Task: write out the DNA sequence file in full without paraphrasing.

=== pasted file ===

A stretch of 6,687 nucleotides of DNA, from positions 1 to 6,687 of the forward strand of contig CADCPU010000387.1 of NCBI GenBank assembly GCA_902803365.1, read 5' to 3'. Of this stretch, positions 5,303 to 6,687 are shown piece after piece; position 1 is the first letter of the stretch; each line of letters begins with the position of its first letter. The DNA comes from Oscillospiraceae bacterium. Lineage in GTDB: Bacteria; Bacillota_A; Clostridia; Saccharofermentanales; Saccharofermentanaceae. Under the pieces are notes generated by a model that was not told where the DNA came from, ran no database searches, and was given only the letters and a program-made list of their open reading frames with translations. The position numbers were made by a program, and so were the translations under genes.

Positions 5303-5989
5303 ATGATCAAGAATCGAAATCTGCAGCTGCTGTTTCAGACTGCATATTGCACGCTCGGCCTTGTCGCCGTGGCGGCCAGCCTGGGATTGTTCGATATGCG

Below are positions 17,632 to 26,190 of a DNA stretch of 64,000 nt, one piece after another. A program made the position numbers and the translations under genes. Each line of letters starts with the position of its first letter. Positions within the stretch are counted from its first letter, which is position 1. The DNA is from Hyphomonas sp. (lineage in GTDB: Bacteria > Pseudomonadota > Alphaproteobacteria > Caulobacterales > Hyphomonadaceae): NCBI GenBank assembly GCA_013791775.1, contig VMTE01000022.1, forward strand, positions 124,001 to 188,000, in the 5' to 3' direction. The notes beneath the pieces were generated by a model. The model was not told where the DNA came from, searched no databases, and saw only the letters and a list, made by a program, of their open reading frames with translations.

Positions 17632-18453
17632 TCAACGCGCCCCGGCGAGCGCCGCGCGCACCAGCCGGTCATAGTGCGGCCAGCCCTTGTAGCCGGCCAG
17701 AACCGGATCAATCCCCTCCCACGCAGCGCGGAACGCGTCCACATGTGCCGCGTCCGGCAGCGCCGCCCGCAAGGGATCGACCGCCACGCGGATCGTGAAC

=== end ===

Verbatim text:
A stretch of 6,687 nucleotides of DNA, from positions 1 to 6,687 of the forward strand of contig CADCPU010000387.1 of NCBI GenBank assembly GCA_902803365.1, read 5' to 3'. Of this stretch, positions 5,303 to 6,687 are shown piece after piece; position 1 is the first letter of the stretch; each line of letters begins with the position of its first letter. The DNA comes from Oscillospiraceae bacterium. Lineage in GTDB: Bacteria; Bacillota_A; Clostridia; Saccharofermentanales; Saccharofermentanaceae. Under the pieces are notes generated by a model that was not told where the DNA came from, ran no database searches, and was given only the letters and a program-made list of their open reading frames with translations. The position numbers were made by a program, and so were the translations under genes.

Positions 5303-5989
5303 ATGATCAAGAATCGAAATCTGCAGCTGCTGTTTCAGACTGCATATTGCACGCTCGGCCTTGTCGCCGTGGCGGCCAGCCTGGGATTGTTCGATATGCG

Below are positions 17,632 to 26,190 of a DNA stretch of 64,000 nt, one piece after another. A program made the position numbers and the translations under genes. Each line of letters starts with the position of its first letter. Positions within the stretch are counted from its first letter, which is position 1. The DNA is from Hyphomonas sp. (lineage in GTDB: Bacteria > Pseudomonadota > Alphaproteobacteria > Caulobacterales > Hyphomonadaceae): NCBI GenBank assembly GCA_013791775.1, contig VMTE01000022.1, forward strand, positions 124,001 to 188,000, in the 5' to 3' direction. The notes beneath the pieces were generated by a model. The model was not told where the DNA came from, searched no databases, and saw only the letters and a list, made by a program, of their open reading frames with translations.

Positions 17632-18453
17632 TCAACGCGCCCCGGCGAGCGCCGCGCGCACCAGCCGGTCATAGTGCGGCCAGCCCTTGTAGCCGGCCAG
17701 AACCGGATCAATCCCCTCCCACGCAGCGCGGAACGCGTCCACATGTGCCGCGTCCGGCAGCGCCGCCCGCAAGGGATCGACCGCCACGCGGATCGTGAAC